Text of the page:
By Shell Catalysts & Technologies on Jan 18, 2021
CCS can enable the safe extraction, transport and sequestration of carbon emissions to help organisations increase their competitiveness through the energy transition. Companies across industries can benefit from CCS by improving regulatory compliance, receiving carbon tax credits and enhancing the environmental sustainability of operations.
For years, refiners have been utilising captured carbon to enhance oil or gas recovery. Today, companies across sectors are looking into innovative applications of CCS to not only support internal carbon intensity requirements but to add significant value to an end product. Examples include the application of CCS to produce higher-value blue hydrogen, to create lower carbon intensity (CI) fuels or even to aid in the supply of low-carbon electricity to the grid.
Improve regulatory compliance with CCS
In continuation of the Paris Agreement, a large international community has committed to working towards limiting the increase of global average temperatures. There have been ongoing policy efforts to support this goal like the European Green Deal, Germany’s Hydrogen Strategy, Costa Rica’s National Electric Transportation Plan and China’s commitment to carbon neutrality before 2060. One of the primary aims of these agreements is to reduce greenhouse gas (GHG) emissions and approach climate neutrality.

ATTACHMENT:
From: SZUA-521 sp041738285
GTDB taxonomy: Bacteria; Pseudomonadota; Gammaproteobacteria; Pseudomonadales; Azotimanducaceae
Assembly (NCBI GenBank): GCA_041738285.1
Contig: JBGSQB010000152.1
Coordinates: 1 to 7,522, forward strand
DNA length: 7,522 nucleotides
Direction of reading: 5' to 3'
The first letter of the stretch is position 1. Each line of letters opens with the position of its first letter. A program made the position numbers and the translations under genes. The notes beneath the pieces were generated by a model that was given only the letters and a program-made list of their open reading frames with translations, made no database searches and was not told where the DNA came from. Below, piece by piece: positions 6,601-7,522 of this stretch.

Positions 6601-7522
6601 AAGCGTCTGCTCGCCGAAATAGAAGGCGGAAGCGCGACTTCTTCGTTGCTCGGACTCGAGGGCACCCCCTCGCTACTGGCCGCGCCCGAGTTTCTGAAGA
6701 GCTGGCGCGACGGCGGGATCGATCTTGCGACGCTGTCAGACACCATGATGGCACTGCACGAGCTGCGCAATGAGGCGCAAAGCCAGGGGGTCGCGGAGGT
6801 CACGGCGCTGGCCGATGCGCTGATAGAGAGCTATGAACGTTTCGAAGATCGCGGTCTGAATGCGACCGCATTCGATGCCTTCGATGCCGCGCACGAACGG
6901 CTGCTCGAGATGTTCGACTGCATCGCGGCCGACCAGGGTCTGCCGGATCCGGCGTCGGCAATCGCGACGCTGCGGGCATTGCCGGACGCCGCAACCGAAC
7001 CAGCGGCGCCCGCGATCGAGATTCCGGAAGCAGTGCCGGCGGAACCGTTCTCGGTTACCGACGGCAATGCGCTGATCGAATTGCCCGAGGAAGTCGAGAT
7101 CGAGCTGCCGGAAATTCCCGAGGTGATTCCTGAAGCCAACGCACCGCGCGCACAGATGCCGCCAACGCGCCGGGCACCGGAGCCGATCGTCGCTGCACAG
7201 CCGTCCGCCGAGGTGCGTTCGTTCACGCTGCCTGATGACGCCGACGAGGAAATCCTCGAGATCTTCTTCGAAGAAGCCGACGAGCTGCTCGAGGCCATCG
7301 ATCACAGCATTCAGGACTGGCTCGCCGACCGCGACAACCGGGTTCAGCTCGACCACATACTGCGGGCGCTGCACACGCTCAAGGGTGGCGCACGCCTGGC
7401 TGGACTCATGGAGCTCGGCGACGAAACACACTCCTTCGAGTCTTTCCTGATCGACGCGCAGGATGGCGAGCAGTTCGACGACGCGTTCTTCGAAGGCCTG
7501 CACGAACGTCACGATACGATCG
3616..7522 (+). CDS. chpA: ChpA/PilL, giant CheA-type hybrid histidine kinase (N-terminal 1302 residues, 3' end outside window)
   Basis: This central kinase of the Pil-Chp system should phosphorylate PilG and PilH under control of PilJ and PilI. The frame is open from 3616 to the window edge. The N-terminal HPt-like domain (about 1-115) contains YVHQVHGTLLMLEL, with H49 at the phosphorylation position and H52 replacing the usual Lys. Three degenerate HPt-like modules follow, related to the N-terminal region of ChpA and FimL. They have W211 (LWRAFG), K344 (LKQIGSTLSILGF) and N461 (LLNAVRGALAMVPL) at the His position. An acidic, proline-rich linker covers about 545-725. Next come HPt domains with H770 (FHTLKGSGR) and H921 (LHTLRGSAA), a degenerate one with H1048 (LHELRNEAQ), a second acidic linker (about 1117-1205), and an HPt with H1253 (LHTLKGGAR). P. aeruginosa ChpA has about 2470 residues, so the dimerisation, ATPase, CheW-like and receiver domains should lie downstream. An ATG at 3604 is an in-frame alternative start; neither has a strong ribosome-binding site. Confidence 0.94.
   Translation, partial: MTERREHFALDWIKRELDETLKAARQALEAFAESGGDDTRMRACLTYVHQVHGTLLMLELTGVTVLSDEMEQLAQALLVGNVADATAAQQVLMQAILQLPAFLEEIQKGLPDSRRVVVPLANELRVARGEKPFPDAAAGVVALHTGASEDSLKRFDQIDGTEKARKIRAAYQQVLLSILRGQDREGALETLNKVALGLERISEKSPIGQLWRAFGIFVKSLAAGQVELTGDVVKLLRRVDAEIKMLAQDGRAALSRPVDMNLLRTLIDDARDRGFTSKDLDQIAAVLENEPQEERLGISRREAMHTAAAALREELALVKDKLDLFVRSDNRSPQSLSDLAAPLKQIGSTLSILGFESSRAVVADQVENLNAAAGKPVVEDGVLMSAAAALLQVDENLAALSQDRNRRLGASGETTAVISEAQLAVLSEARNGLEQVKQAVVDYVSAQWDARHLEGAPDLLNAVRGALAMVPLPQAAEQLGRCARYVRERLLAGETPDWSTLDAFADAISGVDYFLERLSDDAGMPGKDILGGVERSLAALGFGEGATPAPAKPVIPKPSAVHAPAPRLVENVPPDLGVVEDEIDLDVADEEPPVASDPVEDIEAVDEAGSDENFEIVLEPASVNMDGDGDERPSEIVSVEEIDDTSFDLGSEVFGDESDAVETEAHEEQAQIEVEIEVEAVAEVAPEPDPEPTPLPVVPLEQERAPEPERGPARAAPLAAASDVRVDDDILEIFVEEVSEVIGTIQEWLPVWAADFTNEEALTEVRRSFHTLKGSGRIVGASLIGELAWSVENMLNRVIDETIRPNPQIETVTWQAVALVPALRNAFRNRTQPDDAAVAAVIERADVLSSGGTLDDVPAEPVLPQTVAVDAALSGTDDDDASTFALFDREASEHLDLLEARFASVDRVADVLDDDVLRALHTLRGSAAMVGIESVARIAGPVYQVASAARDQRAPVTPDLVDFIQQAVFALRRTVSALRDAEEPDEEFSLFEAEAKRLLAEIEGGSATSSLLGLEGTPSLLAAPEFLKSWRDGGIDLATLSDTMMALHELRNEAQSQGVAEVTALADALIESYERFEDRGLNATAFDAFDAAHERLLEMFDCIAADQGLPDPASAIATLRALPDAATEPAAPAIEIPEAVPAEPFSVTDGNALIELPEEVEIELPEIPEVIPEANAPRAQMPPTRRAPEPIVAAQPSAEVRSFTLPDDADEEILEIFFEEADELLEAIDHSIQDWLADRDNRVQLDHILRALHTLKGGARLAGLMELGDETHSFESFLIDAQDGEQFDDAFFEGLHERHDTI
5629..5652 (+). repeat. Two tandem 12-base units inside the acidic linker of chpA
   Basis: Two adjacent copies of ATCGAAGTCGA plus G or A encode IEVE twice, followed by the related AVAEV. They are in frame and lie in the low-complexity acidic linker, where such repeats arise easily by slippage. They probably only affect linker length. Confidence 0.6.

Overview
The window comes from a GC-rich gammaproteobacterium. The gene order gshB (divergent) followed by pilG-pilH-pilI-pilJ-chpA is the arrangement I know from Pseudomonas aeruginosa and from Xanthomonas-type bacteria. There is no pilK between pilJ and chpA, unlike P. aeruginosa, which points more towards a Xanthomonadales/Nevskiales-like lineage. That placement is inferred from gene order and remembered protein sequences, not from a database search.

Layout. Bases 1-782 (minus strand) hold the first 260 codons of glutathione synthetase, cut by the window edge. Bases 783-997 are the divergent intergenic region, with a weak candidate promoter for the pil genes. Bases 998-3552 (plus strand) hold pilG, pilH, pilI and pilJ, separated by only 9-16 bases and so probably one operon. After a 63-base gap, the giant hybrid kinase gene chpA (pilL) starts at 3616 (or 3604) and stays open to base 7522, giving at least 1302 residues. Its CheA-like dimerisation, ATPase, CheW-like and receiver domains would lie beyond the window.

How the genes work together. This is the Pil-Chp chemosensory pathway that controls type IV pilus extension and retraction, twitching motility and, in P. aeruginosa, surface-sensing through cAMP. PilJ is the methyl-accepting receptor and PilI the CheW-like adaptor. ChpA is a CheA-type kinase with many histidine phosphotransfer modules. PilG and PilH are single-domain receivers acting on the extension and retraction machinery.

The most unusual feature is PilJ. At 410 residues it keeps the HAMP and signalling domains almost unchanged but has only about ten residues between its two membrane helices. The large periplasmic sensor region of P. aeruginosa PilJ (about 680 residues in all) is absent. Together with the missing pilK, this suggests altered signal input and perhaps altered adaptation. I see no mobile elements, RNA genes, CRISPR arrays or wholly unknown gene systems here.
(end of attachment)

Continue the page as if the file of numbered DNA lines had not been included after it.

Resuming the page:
Organisations across industries have many options for managing carbon emissions, including energy efficiency initiatives, fuel switching and process optimisation. In order to meet the demands of the energy transition, no one solution will be sufficient.
CCS in particular provides “one of the most cost-effective solutions available for large-scale emissions reduction” for some industrial and fuel transformation processes, according to an analysis by the International Energy Agency (IEA).1 That cost-effectiveness can be improved depending on taxes on carbon and government subsidies for the development of CCS. The Canadian government, for example, has announced plans to raise carbon tax from $50 to $170 by 2030.2 In the U.S., a COVID stimulus bill passed by Congress in January 2021 includes a tax break for companies for capturing carbon as well as a $2 billion dollar CCS project fund.3
Discover how Shell Catalysts & Technologies is working towards India’s energy transformation
Enhance the sustainability of operations with CCS
The main driver for CCS in industry applications is the affordable sequestering GHG emissions, which voids the atmosphere of the warming potential of those emissions. To put the capture and storage potential into perspective, to date, CCS at Shell’s Quest facility in Alberta Canada has accounted for safely storing over 5 million tonnes of CO2.